Sorry to break it to you, but low-sugar booze is still bad for you

alcohol drinking
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New research presented at this year's International Congress on Obesity (Melbourne, 18–22 October) and to be published in the journal Alcohol & Alcoholism shows that women can be misled by the "health halo" effect of alcoholic drinks labeled as low sugar, believing them to lower in alcohol content, overall energy, and healthier compared with "regular" alcoholic drinks. They are also less likely to state they would make adjustments to their diets and physical activity if they had consumed these low sugar alcoholic drinks. The study is by Dr. Ashleigh Haynes, Cancer Council Victoria, and University of Melbourne, Melbourne, VIC, Australia, and colleagues.

Alcohol is energy dense and alcoholic products are the largest discretionary source of energy in the diets of Australian drinkers (around 16% of daily energy intake, around double the 8% provided by discretionary cakes and muffins). Excess alcohol consumption can increase the risk of weight gain and chronic diseases such as cancer and heart disease. Up to one in five alcohol products in selected categories on the Australian market feature a "low " or other sugar-related claim. The authors say, "Such claims have the potential to create a 'health halo,' to perceive products displaying them as healthier than other options, which may increase consumption."

The authors explain there are currently no published data on calorie differences between low sugar and products with no related claims in Australia, and this would be hard to estimate reliably because there is no mandatory energy labeling for alcohol products and information is voluntarily provided for very few alcohol products. While any would add to the overall energy content, alcohol as a macronutrient contributes to the energy content of the drink by definition and this is extra "discretionary" energy in the diet that is often not compensated for. The authors say that any claims that alcohol drinks that are lower in sugar and overall calories are healthier/less harmful to health is problematic, since alcohol in any amount is harmful to health in addition to the calories it contributes.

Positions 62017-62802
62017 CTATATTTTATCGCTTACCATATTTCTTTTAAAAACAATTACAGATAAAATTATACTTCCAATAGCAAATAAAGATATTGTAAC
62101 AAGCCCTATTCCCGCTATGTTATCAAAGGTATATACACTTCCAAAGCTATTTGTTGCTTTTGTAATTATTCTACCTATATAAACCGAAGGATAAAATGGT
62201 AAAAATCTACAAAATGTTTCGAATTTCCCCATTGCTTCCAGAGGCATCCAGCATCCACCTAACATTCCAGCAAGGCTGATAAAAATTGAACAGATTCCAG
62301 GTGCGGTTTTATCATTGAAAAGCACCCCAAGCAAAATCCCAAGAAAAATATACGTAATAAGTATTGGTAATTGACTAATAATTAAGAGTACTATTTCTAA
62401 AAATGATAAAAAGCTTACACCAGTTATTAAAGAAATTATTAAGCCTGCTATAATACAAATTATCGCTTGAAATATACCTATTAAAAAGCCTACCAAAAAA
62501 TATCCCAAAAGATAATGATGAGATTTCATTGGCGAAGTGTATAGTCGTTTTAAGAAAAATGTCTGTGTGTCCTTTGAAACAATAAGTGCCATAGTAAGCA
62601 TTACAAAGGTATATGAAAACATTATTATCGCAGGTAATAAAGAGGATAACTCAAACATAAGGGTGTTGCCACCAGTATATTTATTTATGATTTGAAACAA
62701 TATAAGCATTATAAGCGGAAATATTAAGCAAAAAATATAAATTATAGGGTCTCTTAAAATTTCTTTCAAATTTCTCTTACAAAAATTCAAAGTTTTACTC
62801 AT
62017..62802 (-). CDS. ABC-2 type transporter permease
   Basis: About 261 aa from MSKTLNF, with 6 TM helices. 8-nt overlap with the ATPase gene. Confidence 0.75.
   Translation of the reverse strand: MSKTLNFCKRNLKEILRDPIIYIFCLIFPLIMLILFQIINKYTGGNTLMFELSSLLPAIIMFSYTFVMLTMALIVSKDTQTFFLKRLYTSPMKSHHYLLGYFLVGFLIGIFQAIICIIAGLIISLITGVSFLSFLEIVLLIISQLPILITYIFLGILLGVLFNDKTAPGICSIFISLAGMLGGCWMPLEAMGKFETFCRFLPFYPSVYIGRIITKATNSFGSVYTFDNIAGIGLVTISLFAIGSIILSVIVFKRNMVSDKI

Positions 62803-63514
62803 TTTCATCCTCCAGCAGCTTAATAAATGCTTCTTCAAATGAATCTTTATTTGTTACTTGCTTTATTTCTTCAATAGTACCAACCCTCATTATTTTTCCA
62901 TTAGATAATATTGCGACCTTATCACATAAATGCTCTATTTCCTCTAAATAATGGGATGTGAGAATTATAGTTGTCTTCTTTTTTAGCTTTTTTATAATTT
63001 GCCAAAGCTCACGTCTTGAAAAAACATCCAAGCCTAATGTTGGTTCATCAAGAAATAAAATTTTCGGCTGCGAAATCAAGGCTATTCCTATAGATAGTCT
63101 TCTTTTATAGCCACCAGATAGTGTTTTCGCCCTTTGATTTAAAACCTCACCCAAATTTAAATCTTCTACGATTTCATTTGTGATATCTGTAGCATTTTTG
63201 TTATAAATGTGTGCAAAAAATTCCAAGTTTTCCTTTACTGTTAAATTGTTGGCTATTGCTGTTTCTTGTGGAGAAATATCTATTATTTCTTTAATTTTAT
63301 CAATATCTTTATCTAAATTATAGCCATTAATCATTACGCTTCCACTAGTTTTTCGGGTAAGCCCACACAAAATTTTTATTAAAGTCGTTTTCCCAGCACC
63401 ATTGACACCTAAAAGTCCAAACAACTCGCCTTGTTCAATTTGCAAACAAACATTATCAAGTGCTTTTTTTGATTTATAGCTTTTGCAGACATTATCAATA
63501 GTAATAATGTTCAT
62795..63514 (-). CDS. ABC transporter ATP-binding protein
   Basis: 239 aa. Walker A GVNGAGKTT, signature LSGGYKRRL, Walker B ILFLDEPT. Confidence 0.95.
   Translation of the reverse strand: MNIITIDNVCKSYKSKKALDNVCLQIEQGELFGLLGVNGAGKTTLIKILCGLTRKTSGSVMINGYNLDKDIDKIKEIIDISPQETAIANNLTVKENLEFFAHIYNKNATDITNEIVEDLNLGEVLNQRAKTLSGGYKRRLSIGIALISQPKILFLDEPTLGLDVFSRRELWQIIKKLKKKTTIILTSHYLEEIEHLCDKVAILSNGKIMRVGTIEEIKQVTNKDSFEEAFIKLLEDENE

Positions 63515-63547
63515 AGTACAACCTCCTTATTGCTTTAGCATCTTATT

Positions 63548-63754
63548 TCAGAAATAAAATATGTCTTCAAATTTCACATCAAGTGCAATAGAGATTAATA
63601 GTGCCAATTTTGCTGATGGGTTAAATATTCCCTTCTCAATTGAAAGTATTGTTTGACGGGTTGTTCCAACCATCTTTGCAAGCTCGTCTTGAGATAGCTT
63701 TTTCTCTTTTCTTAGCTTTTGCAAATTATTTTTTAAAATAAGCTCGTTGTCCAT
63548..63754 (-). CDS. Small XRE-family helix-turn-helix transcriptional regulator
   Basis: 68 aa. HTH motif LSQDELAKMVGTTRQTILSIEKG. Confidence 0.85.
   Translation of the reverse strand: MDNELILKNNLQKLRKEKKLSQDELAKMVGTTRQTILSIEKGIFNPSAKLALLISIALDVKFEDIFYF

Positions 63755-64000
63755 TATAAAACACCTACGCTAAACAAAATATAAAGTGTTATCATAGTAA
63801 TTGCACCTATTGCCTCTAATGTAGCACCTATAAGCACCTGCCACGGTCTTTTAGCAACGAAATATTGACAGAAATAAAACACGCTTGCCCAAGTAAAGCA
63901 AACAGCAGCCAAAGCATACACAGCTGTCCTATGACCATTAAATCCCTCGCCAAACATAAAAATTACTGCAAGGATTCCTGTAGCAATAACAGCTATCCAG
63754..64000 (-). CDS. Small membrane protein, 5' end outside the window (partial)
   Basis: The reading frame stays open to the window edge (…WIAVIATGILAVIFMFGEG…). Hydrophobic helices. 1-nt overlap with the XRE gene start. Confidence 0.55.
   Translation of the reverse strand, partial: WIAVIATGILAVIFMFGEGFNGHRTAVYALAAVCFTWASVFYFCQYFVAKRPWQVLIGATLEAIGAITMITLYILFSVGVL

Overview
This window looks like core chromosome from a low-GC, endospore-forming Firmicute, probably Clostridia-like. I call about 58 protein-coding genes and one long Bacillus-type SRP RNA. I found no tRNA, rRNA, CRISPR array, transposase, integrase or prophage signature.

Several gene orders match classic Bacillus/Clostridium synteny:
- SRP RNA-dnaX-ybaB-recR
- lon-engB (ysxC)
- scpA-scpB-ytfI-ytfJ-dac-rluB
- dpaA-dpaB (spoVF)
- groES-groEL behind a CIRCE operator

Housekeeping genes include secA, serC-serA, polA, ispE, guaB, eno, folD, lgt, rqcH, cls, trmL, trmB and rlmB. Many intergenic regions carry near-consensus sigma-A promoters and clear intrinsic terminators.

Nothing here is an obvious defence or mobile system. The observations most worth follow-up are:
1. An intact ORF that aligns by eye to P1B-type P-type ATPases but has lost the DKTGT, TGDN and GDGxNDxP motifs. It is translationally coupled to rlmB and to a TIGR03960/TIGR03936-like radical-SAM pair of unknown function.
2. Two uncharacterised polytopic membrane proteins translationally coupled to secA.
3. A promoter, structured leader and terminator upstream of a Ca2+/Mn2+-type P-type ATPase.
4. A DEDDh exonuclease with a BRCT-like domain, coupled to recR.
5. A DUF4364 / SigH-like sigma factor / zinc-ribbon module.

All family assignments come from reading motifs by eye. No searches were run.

In this study, 501 Australian women aged 18–35 years were recruited from an opt-in online survey panel. Half of the participants viewed images of products with a low sugar or related claim, and half viewed identical products with no claims. Participants did this using six images of ready to drink (RTD) spirit drinks with mixer if they had consumed these in the past 12 months, or cider drinks if they had consumed those in the past 12 months. Where participants had consumed both, they were randomly allocated to one or the other.

Using a numeric rating scale from 1–7 for each outcome, the ratings given by the participant to their six drinks were averaged. The authors found that products with low sugar claims were rated as significantly lower in sugar (by 1.8 points on the 7-point scale) and kilojoules/energy (by 0.9 points), healthier (by 0.3 points), less harmful to health (by 0.3 points) and more suitable for weight management (by 0.5 points) and a (by 0.3 points) than identical products with no claim, with all findings statistically significant. Despite participants being informed that all products (with or without the low sugar claim) were of an equivalent alcohol and standard drink content, those with low sugar claims were rated as significantly lower in alcohol (by 0.3 points on the 7-point scale) than products with no claim.